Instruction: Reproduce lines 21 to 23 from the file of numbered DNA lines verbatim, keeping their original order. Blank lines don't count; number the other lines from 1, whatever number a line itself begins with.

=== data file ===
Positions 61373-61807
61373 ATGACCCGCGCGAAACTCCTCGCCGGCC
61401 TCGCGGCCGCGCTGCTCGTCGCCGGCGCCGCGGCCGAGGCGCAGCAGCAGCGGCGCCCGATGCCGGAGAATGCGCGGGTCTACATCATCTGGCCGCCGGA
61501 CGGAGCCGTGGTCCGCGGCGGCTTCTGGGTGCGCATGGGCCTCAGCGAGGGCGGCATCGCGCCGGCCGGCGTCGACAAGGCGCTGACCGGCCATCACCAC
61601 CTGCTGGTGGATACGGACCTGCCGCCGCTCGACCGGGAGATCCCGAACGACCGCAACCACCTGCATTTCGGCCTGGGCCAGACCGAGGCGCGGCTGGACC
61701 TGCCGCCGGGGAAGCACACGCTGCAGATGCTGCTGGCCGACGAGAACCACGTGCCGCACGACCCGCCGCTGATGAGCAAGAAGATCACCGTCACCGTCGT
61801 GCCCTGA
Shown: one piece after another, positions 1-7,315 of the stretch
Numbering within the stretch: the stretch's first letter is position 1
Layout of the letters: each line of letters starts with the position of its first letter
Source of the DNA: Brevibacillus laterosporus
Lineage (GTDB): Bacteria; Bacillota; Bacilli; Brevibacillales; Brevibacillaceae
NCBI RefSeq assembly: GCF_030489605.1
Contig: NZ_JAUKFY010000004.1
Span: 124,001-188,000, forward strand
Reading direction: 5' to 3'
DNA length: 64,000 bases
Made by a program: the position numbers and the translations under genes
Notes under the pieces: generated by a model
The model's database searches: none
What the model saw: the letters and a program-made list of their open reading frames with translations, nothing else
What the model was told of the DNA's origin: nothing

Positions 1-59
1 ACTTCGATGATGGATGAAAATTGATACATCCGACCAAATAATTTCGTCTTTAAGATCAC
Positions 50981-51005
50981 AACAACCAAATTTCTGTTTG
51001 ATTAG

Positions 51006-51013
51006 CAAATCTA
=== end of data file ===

What the model saw: the letters and a program-made list of their open reading frames with translations, nothing else
What the model was told of the DNA's origin: nothing

Positions 1-59